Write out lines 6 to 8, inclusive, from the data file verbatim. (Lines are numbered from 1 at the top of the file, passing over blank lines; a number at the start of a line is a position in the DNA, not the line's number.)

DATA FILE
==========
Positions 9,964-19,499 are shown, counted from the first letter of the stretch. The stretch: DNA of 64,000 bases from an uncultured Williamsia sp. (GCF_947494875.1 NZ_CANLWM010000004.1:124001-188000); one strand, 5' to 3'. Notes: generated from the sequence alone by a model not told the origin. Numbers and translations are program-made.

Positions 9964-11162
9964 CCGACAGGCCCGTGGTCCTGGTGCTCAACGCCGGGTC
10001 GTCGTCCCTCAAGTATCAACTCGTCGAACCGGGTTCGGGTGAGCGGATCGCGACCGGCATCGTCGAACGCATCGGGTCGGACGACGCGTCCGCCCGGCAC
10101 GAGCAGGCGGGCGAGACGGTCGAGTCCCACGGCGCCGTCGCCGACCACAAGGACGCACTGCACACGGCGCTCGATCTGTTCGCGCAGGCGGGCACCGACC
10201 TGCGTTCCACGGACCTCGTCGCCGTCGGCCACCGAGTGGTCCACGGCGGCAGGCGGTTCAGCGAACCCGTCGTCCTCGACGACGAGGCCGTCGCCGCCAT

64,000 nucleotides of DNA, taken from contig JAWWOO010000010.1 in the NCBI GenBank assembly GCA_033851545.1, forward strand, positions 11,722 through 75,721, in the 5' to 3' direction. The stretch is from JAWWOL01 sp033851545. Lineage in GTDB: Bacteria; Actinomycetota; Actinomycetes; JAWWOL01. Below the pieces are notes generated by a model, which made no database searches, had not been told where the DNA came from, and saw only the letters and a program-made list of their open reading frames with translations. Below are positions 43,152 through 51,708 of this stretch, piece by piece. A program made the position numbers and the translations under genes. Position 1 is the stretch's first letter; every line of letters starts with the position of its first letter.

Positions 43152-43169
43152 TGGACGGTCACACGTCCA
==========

10201 TGCGTTCCACGGACCTCGTCGCCGTCGGCCACCGAGTGGTCCACGGCGGCAGGCGGTTCAGCGAACCCGTCGTCCTCGACGACGAGGCCGTCGCCGCCAT

64,000 nucleotides of DNA, taken from contig JAWWOO010000010.1 in the NCBI GenBank assembly GCA_033851545.1, forward strand, positions 11,722 through 75,721, in the 5' to 3' direction. The stretch is from JAWWOL01 sp033851545. Lineage in GTDB: Bacteria; Actinomycetota; Actinomycetes; JAWWOL01. Below the pieces are notes generated by a model, which made no database searches, had not been told where the DNA came from, and saw only the letters and a program-made list of their open reading frames with translations. Below are positions 43,152 through 51,708 of this stretch, piece by piece. A program made the position numbers and the translations under genes. Position 1 is the stretch's first letter; every line of letters starts with the position of its first letter.

Positions 43152-43169